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renluop

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Re: Convincing fake invoice
« Reply #22 on: March 07, 2017, 10:55:47 PM »

Has anybody seen this?
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Weaver

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Re: Convincing fake invoice
« Reply #23 on: March 07, 2017, 11:08:58 PM »

Wow.
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sevenlayermuddle

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Re: Convincing fake invoice
« Reply #24 on: March 07, 2017, 11:46:52 PM »

Has anybody seen this?


Hmm, I wonder if The Gruniad has fallen for a trick here.  Following that link, which is to The Guardian...

Quote
According to security researchers at MacKeeper

Mackeeper is one of these packages that, whilst technically legal, often seems to get installed unexpectedly on the back of either some unrelated package, or as part of a bigger malware bundle.  It then starts warning about doom and gloom about to befall OS X, even though the only risk is from the malware that slipped in alongside Mackeeper.

I personally, would not trust anything that they have to say.
« Last Edit: March 08, 2017, 12:39:14 AM by sevenlayermuddle »
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sevenlayermuddle

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Re: Convincing fake invoice
« Reply #25 on: March 08, 2017, 12:24:01 AM »

See more here re MacKeeper.

https://blog.malwarebytes.com/puppum/2016/08/pup-friday-mackeeper/

it's all a bit near the knuckle for me as I (/we) were bitten by exactly that OS X malware attack just last week.  As above, I found MacKeeper and another malware bundle were the root of the symptoms, and both had gained access to the system on the back of a bogus flash update. See my post

http://forum.kitz.co.uk/index.php/topic,19430.0.html

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Weaver

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Re: Convincing fake invoice
« Reply #26 on: March 08, 2017, 01:38:56 AM »

I'm afraid I would never buy an OSX box. Done a really good job of scaring me off there. iOS - yes.
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sevenlayermuddle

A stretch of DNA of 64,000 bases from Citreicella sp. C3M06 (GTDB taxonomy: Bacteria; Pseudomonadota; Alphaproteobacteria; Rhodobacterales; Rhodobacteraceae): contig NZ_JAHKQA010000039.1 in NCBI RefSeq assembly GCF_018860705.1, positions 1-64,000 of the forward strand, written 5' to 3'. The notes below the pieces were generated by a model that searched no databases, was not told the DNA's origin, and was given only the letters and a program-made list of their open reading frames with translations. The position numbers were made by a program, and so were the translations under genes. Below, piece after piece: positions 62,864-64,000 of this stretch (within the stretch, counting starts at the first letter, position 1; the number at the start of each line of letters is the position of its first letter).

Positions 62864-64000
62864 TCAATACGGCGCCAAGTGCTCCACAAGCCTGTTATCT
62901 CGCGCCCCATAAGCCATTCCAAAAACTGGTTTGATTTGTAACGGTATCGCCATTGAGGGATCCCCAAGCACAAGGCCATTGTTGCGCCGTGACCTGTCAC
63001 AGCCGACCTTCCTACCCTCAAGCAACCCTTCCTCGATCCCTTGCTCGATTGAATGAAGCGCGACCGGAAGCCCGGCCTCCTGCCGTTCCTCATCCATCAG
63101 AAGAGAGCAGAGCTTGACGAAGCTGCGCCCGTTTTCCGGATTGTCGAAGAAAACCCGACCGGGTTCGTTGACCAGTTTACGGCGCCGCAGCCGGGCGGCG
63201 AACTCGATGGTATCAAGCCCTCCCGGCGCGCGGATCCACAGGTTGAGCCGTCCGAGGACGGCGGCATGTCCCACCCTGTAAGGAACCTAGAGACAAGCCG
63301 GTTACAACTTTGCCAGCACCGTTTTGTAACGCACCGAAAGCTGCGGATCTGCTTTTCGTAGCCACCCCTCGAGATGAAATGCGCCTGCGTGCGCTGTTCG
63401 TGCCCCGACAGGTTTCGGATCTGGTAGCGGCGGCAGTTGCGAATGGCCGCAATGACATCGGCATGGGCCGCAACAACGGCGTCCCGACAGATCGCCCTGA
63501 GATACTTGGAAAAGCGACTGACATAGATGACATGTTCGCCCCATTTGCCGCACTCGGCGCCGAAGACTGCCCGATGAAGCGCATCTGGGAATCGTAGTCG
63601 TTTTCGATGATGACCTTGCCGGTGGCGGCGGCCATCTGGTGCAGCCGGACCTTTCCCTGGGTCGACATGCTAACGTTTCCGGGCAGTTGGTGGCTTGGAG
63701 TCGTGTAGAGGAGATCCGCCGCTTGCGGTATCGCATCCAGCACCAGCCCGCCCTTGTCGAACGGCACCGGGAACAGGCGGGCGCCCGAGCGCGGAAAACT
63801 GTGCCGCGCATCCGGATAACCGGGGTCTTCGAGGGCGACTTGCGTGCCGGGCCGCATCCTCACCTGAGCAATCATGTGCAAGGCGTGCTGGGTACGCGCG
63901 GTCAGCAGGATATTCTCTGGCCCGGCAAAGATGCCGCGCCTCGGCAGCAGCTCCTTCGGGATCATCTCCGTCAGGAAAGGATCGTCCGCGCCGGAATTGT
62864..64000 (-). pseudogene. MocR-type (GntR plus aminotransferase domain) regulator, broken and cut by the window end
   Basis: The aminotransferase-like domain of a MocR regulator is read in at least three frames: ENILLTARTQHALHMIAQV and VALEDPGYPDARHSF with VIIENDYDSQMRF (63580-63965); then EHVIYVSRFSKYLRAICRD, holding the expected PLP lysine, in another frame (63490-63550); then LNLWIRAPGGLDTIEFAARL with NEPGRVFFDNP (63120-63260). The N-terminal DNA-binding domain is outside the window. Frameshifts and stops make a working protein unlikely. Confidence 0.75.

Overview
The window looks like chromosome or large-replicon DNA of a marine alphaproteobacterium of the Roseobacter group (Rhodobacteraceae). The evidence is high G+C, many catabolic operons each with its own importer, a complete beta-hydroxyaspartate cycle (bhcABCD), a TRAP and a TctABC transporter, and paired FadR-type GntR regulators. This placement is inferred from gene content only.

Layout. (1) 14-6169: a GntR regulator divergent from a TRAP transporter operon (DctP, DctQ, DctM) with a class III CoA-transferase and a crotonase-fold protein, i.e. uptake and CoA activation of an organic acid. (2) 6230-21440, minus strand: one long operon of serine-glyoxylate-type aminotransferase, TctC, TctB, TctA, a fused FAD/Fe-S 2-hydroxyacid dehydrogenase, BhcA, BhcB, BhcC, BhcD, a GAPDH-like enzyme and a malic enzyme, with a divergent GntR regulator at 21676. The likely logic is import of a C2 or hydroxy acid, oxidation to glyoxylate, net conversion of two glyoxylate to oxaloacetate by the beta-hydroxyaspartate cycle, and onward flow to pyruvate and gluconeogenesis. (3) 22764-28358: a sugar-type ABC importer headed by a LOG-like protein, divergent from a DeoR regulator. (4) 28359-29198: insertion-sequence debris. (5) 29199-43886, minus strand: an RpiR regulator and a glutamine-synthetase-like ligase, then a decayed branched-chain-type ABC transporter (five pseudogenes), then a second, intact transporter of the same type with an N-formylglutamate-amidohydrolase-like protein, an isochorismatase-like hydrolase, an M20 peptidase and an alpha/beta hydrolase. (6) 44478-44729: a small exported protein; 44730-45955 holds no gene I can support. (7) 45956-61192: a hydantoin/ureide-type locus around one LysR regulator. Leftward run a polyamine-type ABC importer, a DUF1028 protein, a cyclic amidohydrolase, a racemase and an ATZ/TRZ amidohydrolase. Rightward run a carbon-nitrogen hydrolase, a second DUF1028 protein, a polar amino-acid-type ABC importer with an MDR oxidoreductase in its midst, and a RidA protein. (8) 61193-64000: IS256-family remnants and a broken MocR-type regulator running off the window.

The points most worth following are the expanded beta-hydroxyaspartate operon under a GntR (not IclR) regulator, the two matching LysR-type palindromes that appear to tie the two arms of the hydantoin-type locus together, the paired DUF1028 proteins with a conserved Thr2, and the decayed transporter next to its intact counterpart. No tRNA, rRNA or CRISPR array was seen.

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Re: Convincing fake invoice
« Reply #27 on: March 08, 2017, 03:05:51 AM »

I'm afraid I would never buy an OSX box. Done a really good job of scaring me off there. iOS - yes.

That is your choice, but hopefully not made just because The Guardian may have been fooled into publishing a story about email spam, from a source that I associate with Malware and would not trust.   You can't blame that on OS X?

Perssonally, I still feel much safer with my Mac than either windows or Linux boxes.   The malware in question tricked the user into responding to a prompt to manually install it, authenticating by password, unlike windows malware that usually gets in totally unseen ivia some underlying OS vulnerability.
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renluop

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Re: Convincing fake invoice
« Reply #28 on: March 08, 2017, 07:03:46 AM »


Hmm, I wonder if The Gruniad has fallen for a trick here.  Following that link, which is to The Guardian...

Mackeeper is one of these packages that, whilst technically legal, often seems to get installed unexpectedly on the back of either some unrelated package, or as part of a bigger malware bundle.  It then starts warning about doom and gloom about to befall OS X, even though the only risk is from the malware that slipped in alongside Mackeeper.

I personally, would not trust anything that they have to say.
FWIW also here.
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sevenlayermuddle

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Re: Convincing fake invoice
« Reply #29 on: March 08, 2017, 06:02:22 PM »

When it comes to spam email lists, I strongly suspect the main culprits are the individuals themselves, not being sufficiently defensive.

This afternoon I bought some stuff in Halfords.  At the till, they were asking people if they had an email address "for the receipt".  The correct answer is, of course, "I do have an email address but I am unwilling to tell you what it is".  Unsurprisingly though, the three people in front of me in the queue meekly complied, without even asking any questions about privacy policies.

That was the third time this week I've been asked for an email address, others were at a railway station when buying a travel card, and at an opticians having an eye test.  Same answer each time, "I am unwilling to tell you...".   Companies  would not be harvesting email addresses unless they planned to spam you with reminders or special offers or, worse, to sell your email on to other spammers.  And even if they don't sell it on, a rogue employee might raid the list and sell it, or their servers might get hacked.   

I must be doing something right because I have been using exactly  the same private email since 1999, yet the spam count for the last 30 days stands at just 10 messages .  Not too bad, really.  ;)
« Last Edit: March 08, 2017, 06:21:56 PM by sevenlayermuddle »